Silicon Valley startup Desmos Inc. is pursuing the market of one of the oldest names in technology, Texas Instruments Inc.’s handheld calculators. Calculators such as the TI-84 are a staple for most college-bound students in the U.S. They retail for about $100, with fancier models going for more than twice that. According to Desmos, they’re made with old, underpowered technology that’s no match for the capabilities of even a mid-range smartphone or low-end laptop.
Founded in 2011, Desmos created a free graphing calculator program that runs on smartphones and computers, eliminating the need for a separate device. The downloadable app has won users and the endorsement of testing organizations and textbook publishers which have previously used Texas Instruments.
Just this week, a group called the Smarter Balanced Assessment Consortium (SBAC) gave Desmos the go ahead. The organization oversees some standardized testing for middle- and high-school students in 15 states.
“We think students shouldn’t have to purchase this old technology that predates the internet,” said Eli Luberoff, the company founder. “This market is shifting. A monopoly is crumbling.”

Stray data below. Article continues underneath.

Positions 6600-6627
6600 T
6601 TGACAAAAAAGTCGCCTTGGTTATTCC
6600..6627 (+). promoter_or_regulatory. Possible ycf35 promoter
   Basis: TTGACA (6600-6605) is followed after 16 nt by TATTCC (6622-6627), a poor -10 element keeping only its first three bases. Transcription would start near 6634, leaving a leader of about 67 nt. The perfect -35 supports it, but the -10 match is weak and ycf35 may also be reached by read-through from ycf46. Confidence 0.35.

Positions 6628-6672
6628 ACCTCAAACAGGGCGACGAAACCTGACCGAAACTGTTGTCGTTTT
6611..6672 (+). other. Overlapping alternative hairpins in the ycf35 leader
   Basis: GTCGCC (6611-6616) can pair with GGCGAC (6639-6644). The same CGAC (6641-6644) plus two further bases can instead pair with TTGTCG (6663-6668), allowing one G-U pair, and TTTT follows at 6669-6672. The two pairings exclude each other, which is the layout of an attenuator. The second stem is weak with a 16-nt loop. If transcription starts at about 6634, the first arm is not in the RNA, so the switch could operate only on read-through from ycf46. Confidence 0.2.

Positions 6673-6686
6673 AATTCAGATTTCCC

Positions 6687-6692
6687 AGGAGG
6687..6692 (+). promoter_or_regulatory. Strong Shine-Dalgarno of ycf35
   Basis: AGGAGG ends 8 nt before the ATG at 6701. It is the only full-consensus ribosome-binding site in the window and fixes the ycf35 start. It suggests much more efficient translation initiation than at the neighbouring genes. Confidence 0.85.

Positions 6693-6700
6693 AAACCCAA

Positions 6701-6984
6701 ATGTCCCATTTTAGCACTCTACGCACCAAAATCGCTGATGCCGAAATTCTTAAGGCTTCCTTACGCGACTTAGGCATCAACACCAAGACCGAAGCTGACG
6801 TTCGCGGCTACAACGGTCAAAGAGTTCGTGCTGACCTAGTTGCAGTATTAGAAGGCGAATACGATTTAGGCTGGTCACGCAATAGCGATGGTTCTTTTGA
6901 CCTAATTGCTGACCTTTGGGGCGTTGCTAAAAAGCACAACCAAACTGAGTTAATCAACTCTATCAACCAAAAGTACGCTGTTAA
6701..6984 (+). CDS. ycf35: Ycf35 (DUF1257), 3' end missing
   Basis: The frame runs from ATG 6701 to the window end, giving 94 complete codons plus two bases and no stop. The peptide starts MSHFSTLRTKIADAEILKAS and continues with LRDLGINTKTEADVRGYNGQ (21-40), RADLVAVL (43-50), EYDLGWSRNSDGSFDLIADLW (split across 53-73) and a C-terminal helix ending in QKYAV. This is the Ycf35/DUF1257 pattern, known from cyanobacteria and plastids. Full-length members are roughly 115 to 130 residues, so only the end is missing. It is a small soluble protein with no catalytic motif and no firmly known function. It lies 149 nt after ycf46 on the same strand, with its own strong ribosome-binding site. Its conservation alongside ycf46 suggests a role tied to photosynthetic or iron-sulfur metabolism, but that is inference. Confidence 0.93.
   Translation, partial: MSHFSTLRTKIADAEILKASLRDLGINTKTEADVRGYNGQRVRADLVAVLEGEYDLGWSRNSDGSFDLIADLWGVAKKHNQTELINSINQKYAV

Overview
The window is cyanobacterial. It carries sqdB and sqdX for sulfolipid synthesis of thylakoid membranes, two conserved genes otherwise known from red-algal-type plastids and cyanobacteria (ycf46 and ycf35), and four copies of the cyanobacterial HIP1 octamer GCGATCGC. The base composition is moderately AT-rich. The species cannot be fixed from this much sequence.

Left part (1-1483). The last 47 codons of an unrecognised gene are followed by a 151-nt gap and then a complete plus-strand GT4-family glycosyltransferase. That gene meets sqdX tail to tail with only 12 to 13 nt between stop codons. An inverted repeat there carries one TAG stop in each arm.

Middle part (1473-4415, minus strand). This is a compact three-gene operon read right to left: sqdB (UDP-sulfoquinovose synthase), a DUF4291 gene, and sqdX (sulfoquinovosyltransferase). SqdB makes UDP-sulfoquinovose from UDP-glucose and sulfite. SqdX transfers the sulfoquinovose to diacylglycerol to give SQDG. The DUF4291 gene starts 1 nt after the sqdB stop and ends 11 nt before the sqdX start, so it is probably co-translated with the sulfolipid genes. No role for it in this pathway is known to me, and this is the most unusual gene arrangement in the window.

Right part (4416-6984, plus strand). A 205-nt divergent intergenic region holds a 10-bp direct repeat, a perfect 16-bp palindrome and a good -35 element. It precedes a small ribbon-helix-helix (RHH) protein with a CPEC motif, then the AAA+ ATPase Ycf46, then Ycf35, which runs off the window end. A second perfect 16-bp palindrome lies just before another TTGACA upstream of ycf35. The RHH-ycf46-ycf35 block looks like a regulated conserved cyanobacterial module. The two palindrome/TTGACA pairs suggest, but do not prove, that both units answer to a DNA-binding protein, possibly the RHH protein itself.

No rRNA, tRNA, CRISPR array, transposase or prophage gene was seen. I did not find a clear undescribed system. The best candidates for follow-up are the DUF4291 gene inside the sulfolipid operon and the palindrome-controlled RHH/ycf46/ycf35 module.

On the other hand, Peter Balyta, president of education technology at Texas Instruments, responded, “Our products include only the features that students need in the classroom, without the many distractions or test security concerns that come with smartphones, tablets and internet access.” He elaborated, while online apps can be free, they require a connection and devices to access them, he said. That’s an expense that can add up for schools or individuals.
Desmos counters that, as tests move online themselves, its calculator can be integrated into the exam. Such software locks down computers not allowing anything other than the test. Because its software is free to students, it also removes the financial costs.
Importantly, Desmos has the backing of Pearson, the world’s largest education company. Pearson uses the technological tools as a partner for its high-school math program, enVision. The College Board has also endorsed the use of Desmos for its SpringBoard platform, which provides study drills, practice exams and curriculum assessments for students and teachers.
Keep your eye out for more developments on the standardized testing tool market!